Rupert Murdoch's Daily Cuts 50 Staffers
The tablet publication that launched with much buzz 18 months ago is trimming 30 percent of its staff.
The Daily, the attempt by Rupert Murdoch's News Corp. to introduce a newspaper for the tablet generation, is slashing its staff by 50 employees.
News Corp. announced the move shortly after it was first reported by All Things D.
The staff layoffs will hit the paper's editorial and sports division heaviest, with trimmings to the design and production staff as well. Up until now, The Daily has 170 employees.
According to a press release by the company, the staff reorganization is "designed to streamline its production, focus resources on its most popular features, and reflect the changing business environment for news and media."
The Daily was launched with much fanfare in early February, 2011 at an event at the Guggenheim Museum in New York City. At that time, Murdoch said he wanted a publication that would look great on a tablet like Apple's iPad and he recruited many notable reporters from publications like Forbes and The New Yorker.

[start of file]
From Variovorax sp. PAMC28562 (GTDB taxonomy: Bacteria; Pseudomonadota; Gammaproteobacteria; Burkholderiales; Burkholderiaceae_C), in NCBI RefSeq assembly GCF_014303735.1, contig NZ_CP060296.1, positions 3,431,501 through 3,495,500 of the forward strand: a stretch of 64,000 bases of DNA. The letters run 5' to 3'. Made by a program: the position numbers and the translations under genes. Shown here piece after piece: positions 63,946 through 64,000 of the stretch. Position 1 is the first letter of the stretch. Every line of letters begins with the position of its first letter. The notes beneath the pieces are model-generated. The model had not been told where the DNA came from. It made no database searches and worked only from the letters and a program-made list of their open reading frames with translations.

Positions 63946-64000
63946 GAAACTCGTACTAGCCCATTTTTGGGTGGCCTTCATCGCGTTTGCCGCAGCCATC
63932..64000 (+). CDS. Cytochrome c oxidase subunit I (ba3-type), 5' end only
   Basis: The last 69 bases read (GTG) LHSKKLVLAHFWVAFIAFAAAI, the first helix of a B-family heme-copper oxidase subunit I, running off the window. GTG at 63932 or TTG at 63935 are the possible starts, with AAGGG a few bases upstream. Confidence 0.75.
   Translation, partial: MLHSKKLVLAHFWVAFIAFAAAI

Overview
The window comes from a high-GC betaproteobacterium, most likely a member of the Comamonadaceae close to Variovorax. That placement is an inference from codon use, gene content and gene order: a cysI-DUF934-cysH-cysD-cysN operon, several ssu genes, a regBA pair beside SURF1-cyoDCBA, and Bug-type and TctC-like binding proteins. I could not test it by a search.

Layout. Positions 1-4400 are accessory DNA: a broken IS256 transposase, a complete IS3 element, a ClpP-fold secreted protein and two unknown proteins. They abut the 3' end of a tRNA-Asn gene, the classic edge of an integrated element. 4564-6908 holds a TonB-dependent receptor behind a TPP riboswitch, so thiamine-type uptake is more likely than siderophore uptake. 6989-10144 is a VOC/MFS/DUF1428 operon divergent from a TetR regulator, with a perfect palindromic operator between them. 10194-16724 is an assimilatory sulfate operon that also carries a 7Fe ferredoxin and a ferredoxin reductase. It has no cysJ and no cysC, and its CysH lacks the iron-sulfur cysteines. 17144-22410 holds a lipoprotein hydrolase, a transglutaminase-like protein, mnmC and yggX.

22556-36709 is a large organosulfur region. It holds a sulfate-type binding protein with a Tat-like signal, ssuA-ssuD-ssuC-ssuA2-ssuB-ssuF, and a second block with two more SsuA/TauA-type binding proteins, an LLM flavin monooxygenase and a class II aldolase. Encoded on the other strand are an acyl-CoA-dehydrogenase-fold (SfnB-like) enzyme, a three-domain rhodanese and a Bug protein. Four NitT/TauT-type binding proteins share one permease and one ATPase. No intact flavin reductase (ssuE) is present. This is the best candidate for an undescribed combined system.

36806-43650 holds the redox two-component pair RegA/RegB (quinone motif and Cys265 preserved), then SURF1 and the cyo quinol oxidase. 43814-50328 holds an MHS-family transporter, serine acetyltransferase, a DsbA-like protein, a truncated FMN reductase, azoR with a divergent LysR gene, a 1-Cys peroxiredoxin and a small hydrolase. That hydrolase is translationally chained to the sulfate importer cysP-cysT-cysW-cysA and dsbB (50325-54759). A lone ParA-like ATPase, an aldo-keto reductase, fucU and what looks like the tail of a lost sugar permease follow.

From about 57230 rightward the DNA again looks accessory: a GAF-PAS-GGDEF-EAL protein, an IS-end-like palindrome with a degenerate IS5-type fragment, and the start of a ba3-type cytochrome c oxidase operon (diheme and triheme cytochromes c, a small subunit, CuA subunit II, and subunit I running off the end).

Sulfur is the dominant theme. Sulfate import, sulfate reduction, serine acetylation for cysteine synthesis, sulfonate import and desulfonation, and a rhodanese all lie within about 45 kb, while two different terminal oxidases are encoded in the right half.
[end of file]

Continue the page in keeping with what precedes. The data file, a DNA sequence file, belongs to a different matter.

The publication charged subscribers 99 cents for a weekly subscription or $39.99 for an annual subscription. After a year in operation, the tablet-based pub had earned about 100,000 subscriptions and 250,000 unique readers each month. The publication's budget has been estimated at $500,000 per week. Murdoch is reported to have once estimated that it would take 500,000 subscribers to make The Daily profitable. News Corp. at large recently announced plans to split the company into two entertainment and publishing companies.
Jesse Angelo, the publication's editor-in-chief, has had to persistently battle back word of financial troubles in recent months. In a memo to staff last month, he pointed to a 98 percent subscription rate and fantastic advertisers. "Pay attention to them, not the haters," he urged his employees.
Angelo is now putting a positive face on today's dour news.
"These are important changes that will allow The Daily to be more nimble editorially and to focus on the elements that our readers have told us through their consumption that they like and want,” he said. "Our standards will not diminish as we move forward, nor will our enthusiasm for creating an outstanding daily digital publication.”
Despite the financial issues that have caused cut-backs, the tablet publication has been credited with several scoops, from developments on how the NFL has dealt with concussion litigation to rather ironically, recent news that Aaron Sorkin would be cutting the writing staff on HBO's Newsroom.
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